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Do you mean Folklores?
2018 - Director : Plasson, Fabien
Choreographer(s) : Rizzo, Christian (France) Torres Guerrero, Rosalba Augustijnen, Koen (Belgium) Shechter, Hofesh (Israel) Acogny, Germaine (Senegal) Salamon, Eszter (Hungary) Chopinot, Régine (France) Azazi, Ziya (Turkey) Carlès, James (France)
Author : Sarah Nouveau
“Folklore” refers to popular traditions, those of sharing and community festivity in groups. Folklore has often undergone forms of "revivalism", whether to reactivate dances and musical styles under the threat of disappearance, out of a need to come together to dance collectively ,or to re-affirm the power of the State and the cohesion of a people. Many choreographers are interested in taking inspiration from these popular traditionsconcealing the living aspect of these often rigid forms. What are their motivations and mechanisms? This may first of all correspond to a desire to return to one’s roots, to what these learnt folk-dances have left as a trace in the background of the choreographer, but also to the desire to affirm an alternative approach and to help discover the richness of a heritage.
Very Wetr ! - Régine Chopinot
Régine Chopinot works at Pacifikmeltingpot, a project created between France, Japan, New Zealand and New Caledonia. She notably works with the group Wetr, founded in 1992, which reinvents the Kanak singing traditions that were prohibited during French colonization. The choreographer finds that it is particularly important not to impose her own vision of events, nor to rest on an exotic image of other cultures. Her work as choreographer with the Wetr group is, in own words, a combination of precision and letting-go, so as to be clear in her offering, whilst allowing the freedom for the performers to create their own alchemy. She therefore takes the risk of creation outside of Western and European standards, fostering the emergence of something new.
Coupé décalé - James Carlès
Created in the 2000s in Ivory Coast and Paris within the Ivorian community, the coupé-décalé includes urban dance and music combining Congolese rumba, hip-hop, music from the Caribbean and popular French chanson and it is composed by various dance steps full of imagery. Made popular under the impulse of a group of Ivorian DJs, the coupé-décalé is typically danced at parties. James Carlès, Cameroon-born French dancer and choreographer, took an interest in Afro-American dance and has always worked hard to remember the African cultural origins of jazz dance. He created the “Coupé décalé” project which includes two sections with a 5 dancer piece “We are going to rip it up!”. This performance shows various aspects of the coupé décalé.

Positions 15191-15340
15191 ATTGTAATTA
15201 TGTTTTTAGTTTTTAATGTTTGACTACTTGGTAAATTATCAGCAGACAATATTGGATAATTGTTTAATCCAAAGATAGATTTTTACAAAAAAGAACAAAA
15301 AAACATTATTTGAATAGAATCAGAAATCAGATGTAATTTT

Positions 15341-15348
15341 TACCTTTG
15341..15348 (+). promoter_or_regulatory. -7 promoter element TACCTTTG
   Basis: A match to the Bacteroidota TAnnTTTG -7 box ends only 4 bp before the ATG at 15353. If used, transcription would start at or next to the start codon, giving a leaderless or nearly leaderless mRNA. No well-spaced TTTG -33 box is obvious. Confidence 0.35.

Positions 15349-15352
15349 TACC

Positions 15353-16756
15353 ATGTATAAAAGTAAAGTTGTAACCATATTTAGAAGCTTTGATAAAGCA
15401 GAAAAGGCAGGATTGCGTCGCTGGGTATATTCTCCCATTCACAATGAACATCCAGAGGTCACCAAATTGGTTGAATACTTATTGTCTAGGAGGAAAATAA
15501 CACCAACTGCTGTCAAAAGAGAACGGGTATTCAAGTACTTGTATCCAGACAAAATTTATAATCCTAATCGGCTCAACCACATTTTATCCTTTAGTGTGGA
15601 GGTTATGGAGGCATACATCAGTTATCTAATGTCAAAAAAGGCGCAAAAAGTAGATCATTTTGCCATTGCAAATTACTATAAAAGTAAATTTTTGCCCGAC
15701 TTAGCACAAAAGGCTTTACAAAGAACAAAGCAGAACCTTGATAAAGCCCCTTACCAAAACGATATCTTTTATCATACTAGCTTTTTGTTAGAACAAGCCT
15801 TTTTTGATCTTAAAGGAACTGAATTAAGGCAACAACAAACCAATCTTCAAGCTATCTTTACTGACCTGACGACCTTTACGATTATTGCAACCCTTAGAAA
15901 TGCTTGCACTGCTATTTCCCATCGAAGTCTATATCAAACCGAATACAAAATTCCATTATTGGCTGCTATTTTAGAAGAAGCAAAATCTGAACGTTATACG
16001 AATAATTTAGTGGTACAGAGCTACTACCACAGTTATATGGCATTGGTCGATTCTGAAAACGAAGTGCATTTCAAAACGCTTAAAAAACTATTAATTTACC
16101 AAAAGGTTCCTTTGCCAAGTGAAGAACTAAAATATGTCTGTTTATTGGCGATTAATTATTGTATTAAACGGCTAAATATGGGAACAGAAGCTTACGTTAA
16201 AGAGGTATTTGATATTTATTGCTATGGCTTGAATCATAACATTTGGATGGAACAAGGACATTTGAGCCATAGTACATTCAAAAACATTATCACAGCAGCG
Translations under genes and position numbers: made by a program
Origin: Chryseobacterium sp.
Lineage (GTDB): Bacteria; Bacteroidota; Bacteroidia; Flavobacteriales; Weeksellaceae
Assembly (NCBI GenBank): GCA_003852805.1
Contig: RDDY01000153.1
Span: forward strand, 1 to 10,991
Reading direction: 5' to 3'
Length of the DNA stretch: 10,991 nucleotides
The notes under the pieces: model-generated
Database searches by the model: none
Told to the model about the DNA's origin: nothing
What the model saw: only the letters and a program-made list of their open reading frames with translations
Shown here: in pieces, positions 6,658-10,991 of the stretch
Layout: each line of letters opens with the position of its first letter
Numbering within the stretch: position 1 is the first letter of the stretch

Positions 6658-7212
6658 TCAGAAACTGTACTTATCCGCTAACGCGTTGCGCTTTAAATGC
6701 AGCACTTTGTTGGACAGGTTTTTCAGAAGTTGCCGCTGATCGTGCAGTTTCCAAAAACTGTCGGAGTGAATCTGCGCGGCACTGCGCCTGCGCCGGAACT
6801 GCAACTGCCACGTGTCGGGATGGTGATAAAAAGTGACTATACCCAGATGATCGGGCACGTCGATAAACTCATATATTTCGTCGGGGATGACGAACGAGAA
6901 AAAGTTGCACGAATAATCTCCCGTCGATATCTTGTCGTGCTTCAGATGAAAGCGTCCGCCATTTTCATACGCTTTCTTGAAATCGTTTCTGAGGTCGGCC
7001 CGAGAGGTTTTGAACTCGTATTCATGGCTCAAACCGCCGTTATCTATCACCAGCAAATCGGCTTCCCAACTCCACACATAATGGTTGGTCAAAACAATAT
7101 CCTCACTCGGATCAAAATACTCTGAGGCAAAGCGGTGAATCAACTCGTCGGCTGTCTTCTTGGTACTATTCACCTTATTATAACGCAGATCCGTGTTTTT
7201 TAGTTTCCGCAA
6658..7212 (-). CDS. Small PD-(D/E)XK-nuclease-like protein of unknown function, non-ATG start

Dervish in progress - Ziya Azazi
Since 1999, Turkish dancer and choreographer Ziya Azazi has explored the sacred traditional dance of Sufis, which dates back to the 13th century. This dance is, at first sight, nothing to do with folklore, since it is spiritual, albeit a part of the cultural tradition of the country, and many groups take to the stage. At its origin, as an initiation ritual, the Dervishes turned on themselves, in a repetitive and continuous manner, so as to annihilate themselves in a mystical ecstasy, to welcome the divine. Through this dizzy ritual, the Dervishes fell into several states of consciousness, and this dance offers a model for the spiritual journey of the Sufi. s
Waxtaan - Germaine Acogny
Waxtaan means Word or Discussion : the dancers parody people in power and politicians. However this work also highlights and promotes the cultural heritage and popular folklore from several African countries, reinterpreted in a contemporary manner. Whilst criticising political chaos, Germaine Acogny pays homage to the richness of African traditions through a modern creation.
BiT - Maguy Marin